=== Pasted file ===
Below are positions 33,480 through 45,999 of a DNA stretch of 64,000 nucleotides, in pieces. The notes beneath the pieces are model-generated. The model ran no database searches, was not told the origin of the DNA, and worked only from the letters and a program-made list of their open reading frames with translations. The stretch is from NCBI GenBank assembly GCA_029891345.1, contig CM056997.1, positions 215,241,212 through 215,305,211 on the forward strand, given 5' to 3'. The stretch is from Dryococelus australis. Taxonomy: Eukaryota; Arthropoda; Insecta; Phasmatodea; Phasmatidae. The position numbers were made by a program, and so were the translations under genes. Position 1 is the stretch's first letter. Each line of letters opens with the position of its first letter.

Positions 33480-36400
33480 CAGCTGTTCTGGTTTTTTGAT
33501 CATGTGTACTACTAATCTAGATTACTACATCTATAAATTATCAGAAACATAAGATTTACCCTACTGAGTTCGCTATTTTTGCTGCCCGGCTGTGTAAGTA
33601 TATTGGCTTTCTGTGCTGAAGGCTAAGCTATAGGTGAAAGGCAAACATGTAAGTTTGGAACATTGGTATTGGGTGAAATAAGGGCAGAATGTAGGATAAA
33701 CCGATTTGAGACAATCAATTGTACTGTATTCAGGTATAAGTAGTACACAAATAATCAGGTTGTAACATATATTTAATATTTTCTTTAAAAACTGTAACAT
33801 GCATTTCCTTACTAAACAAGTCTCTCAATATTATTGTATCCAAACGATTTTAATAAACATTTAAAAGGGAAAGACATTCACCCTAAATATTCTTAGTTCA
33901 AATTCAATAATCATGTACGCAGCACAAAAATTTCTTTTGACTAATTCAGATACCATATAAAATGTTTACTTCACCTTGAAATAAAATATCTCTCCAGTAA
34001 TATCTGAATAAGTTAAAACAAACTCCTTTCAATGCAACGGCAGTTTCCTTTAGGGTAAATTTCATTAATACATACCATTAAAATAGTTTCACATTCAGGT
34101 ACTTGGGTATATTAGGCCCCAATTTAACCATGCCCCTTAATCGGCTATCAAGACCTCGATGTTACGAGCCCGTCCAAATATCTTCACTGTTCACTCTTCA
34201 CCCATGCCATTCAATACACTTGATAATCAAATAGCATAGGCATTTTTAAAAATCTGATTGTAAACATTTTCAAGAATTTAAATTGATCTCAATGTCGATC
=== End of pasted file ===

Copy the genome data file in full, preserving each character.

Below are positions 33,480 through 45,999 of a DNA stretch of 64,000 nucleotides, in pieces. The notes beneath the pieces are model-generated. The model ran no database searches, was not told the origin of the DNA, and worked only from the letters and a program-made list of their open reading frames with translations. The stretch is from NCBI GenBank assembly GCA_029891345.1, contig CM056997.1, positions 215,241,212 through 215,305,211 on the forward strand, given 5' to 3'. The stretch is from Dryococelus australis. Taxonomy: Eukaryota; Arthropoda; Insecta; Phasmatodea; Phasmatidae. The position numbers were made by a program, and so were the translations under genes. Position 1 is the stretch's first letter. Each line of letters opens with the position of its first letter.

Positions 33480-36400
33480 CAGCTGTTCTGGTTTTTTGAT
33501 CATGTGTACTACTAATCTAGATTACTACATCTATAAATTATCAGAAACATAAGATTTACCCTACTGAGTTCGCTATTTTTGCTGCCCGGCTGTGTAAGTA
33601 TATTGGCTTTCTGTGCTGAAGGCTAAGCTATAGGTGAAAGGCAAACATGTAAGTTTGGAACATTGGTATTGGGTGAAATAAGGGCAGAATGTAGGATAAA
33701 CCGATTTGAGACAATCAATTGTACTGTATTCAGGTATAAGTAGTACACAAATAATCAGGTTGTAACATATATTTAATATTTTCTTTAAAAACTGTAACAT
33801 GCATTTCCTTACTAAACAAGTCTCTCAATATTATTGTATCCAAACGATTTTAATAAACATTTAAAAGGGAAAGACATTCACCCTAAATATTCTTAGTTCA
33901 AATTCAATAATCATGTACGCAGCACAAAAATTTCTTTTGACTAATTCAGATACCATATAAAATGTTTACTTCACCTTGAAATAAAATATCTCTCCAGTAA
34001 TATCTGAATAAGTTAAAACAAACTCCTTTCAATGCAACGGCAGTTTCCTTTAGGGTAAATTTCATTAATACATACCATTAAAATAGTTTCACATTCAGGT
34101 ACTTGGGTATATTAGGCCCCAATTTAACCATGCCCCTTAATCGGCTATCAAGACCTCGATGTTACGAGCCCGTCCAAATATCTTCACTGTTCACTCTTCA
34201 CCCATGCCATTCAATACACTTGATAATCAAATAGCATAGGCATTTTTAAAAATCTGATTGTAAACATTTTCAAGAATTTAAATTGATCTCAATGTCGATC